know how to clean it up.
Data mining activities typically work on a data table
organized as rows that represent observations and               The other school of thought could be referred to as the
columns that represent variables. Most variables in the         “kitchen sink” approach: create a huge table containing
table can be placed into three categories:                      every possible variable of interest and then toss that into

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the data mining enterprise, doing data preparation as part                 equity, debt as a percentage of equity, and
of the mining process. Proponents of this approach point                   current ratio).
out that often the person analyzing the data understands
                                                                      ¡    Earnings yields (earnings per share divided by
it best. Hence, transforming or filtering the data at the
                                                                           price) were computed instead of the more
data warehouse stage may actually remove vital
                                                                           commonly used price to earnings ratio (price
information that may not appear to be important at first
                                                                           divided by earnings per share). This index was
glance but may turn out to be crucial to the analysis.
                                                                           used because it is more easily analyzed for
Enterprise MinerTM software is flexible enough to handle                   negative earnings. For example, if a share
either approach. It has the tools necessary for data                       priced at $10 had earnings of -$0.01, then the
preparation but can use data which has already been                        price to earnings ratio would be -1000.
prepared as well.                                                          However, if it has earnings of -$5, then the ratio
                                                                           would be -2. Three different earnings yields
In this case study, the preparation of the data took place                 were computed for each stock: actual earnings
partly during the data mart extraction and partly inside                   from the past 12 months, actual earnings from
Enterprise MinerTM software. A full description of the                     the past 6 months with projected earnings for
data preparation process will be given in the following                    the next 6 months, and projected earnings for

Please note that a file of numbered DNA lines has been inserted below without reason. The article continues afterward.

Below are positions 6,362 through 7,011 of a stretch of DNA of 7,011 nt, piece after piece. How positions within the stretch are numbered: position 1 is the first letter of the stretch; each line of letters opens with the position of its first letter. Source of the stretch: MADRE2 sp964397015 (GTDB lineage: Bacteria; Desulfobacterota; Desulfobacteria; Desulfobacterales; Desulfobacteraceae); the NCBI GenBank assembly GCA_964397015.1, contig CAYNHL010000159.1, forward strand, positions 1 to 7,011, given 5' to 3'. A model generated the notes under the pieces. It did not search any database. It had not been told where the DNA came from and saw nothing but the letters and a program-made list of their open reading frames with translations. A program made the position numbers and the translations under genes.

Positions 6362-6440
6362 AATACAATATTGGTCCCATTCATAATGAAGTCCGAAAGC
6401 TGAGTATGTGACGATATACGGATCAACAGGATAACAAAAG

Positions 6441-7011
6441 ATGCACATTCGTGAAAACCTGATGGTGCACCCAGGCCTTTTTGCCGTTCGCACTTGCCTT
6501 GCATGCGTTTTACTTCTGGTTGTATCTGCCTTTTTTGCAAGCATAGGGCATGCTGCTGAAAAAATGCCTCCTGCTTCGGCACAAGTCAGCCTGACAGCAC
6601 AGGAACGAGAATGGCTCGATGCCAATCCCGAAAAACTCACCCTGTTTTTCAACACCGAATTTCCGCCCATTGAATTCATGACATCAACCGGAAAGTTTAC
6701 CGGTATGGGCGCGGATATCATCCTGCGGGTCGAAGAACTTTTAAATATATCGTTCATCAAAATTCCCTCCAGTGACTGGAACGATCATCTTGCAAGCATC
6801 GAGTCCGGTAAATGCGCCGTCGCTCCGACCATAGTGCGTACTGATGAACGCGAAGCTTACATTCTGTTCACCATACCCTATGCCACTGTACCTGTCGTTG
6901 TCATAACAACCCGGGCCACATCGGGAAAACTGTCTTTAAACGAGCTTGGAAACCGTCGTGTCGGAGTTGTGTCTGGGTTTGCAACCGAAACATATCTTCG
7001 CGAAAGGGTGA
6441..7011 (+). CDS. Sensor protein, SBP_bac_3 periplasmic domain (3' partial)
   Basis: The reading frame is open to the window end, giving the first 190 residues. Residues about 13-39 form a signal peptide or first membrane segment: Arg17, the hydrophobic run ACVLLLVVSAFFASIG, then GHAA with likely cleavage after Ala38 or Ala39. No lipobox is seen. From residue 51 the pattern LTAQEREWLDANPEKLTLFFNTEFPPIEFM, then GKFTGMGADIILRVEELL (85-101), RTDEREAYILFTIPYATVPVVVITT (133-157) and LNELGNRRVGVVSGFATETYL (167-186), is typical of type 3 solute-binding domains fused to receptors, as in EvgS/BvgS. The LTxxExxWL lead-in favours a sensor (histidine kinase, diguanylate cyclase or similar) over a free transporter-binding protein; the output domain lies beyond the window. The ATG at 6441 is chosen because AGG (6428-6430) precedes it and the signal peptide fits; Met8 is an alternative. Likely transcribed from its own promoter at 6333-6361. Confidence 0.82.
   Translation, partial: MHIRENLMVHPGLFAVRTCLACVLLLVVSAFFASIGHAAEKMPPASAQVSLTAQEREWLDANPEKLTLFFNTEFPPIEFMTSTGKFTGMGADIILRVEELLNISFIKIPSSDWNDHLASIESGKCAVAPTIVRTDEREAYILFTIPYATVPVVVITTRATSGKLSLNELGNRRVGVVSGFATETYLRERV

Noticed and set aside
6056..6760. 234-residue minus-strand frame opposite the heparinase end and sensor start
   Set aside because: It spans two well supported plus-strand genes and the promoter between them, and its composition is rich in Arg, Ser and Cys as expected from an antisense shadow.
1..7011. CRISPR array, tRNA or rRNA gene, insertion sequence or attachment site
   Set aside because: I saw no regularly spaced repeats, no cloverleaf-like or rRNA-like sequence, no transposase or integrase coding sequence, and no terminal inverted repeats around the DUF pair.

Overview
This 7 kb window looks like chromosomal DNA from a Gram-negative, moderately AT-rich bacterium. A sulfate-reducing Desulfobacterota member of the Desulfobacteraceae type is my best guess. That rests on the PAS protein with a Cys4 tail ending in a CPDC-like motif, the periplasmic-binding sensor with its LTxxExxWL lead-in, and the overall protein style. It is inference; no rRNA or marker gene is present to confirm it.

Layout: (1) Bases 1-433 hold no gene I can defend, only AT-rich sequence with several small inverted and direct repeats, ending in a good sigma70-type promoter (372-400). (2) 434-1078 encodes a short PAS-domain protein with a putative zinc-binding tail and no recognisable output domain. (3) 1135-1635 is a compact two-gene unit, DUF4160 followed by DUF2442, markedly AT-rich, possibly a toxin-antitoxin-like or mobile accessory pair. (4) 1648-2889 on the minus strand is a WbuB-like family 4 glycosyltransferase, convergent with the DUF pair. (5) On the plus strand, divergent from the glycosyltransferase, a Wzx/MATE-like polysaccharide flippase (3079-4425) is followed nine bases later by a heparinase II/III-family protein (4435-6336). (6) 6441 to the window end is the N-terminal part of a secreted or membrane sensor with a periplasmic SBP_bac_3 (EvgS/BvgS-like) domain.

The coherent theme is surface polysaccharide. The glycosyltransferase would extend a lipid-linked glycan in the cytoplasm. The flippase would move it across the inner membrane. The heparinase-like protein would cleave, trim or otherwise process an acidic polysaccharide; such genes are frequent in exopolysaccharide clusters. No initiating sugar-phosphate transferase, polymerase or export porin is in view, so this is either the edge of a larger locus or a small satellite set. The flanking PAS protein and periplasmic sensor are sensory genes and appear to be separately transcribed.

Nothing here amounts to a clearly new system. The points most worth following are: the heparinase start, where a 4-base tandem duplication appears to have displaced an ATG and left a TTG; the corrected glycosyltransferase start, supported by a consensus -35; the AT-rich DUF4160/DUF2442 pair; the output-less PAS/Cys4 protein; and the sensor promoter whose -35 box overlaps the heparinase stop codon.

section.                                                                   the next 12 months.
PREPARING THE DATA MART                                           After the data was imported into Enterprise MinerTM
                                                                  software, additional modifications were made to the data
Preparation of the data mart began with merging data              to prepare it for analysis. Table 1 lists the variables that
from two sources: daily pricing history and                       were present in the data set that was passed from the data
fundamentals data. Daily pricing history data was                 mart into Enterprise MinerTM software.
included for two dates almost three months apart (April
3, 1996 and June 20, 1996). Fundamentals data was
included for the first of the two dates (see Appendices 1         Table 1 Variables in the TRAFUND Data Set
and 2). We decided to predict the price differential
between the dates based on the fundamentals information             Variable                      Variable Label
available at the beginning of the period. Thus, the target           Name
variable (PRICEDIF) was created for each stock by
dividing its price at the second date by its price at the         BETA             Volatility Indicator
first date. This data was then massaged to create the             CAPITAL          Capitalization (shares out * price)
final data mart (see Appendix 3).                                 CURPEYLD         Last 6 mo. + Next 6 mo. Earnings/Price
                                                                  CURRATIO         Ratio of Current Assets to Current
Before importing the data into SAS Enterprise MinerTM,                             Liabilities
the following modifications were made:
                                                                  DEBTEQ           Long Term Debt/Equity
x   A number of irrelevant variables (e.g., balance sheet         DIVYIELD         % Dividend Yield
    date, company name, cusip number, earnings period             EPS1QRT          Earnings Growth Last Qtr.
    date, etc.) were removed.                                     EPS1YR           EPS Growth Last Year
                                                                  FUTGROW          % Growth in Earnings Next Year
x   Several other variables were transformed to make
                                                                  GRWTH5YR         Annualized Earnings Growth Last 5 Years
    them more useful. For example:
                                                                  INSTITUT         % Institutional Ownership
    ¡    In the source data, the S&P dividend and                 NXTPEYLD         Next 12 mo. Earnings/Price
         earnings ranking was stored in character format          ORGPRICE         Price as of April 1, 1996
         as A+, B, C, etc. This variable was converted to         PBOOK            Price/Assets per Share
         numeric and used as an ordinal variable for the          PRICEDIF         3-Month Price Differential (Ratio)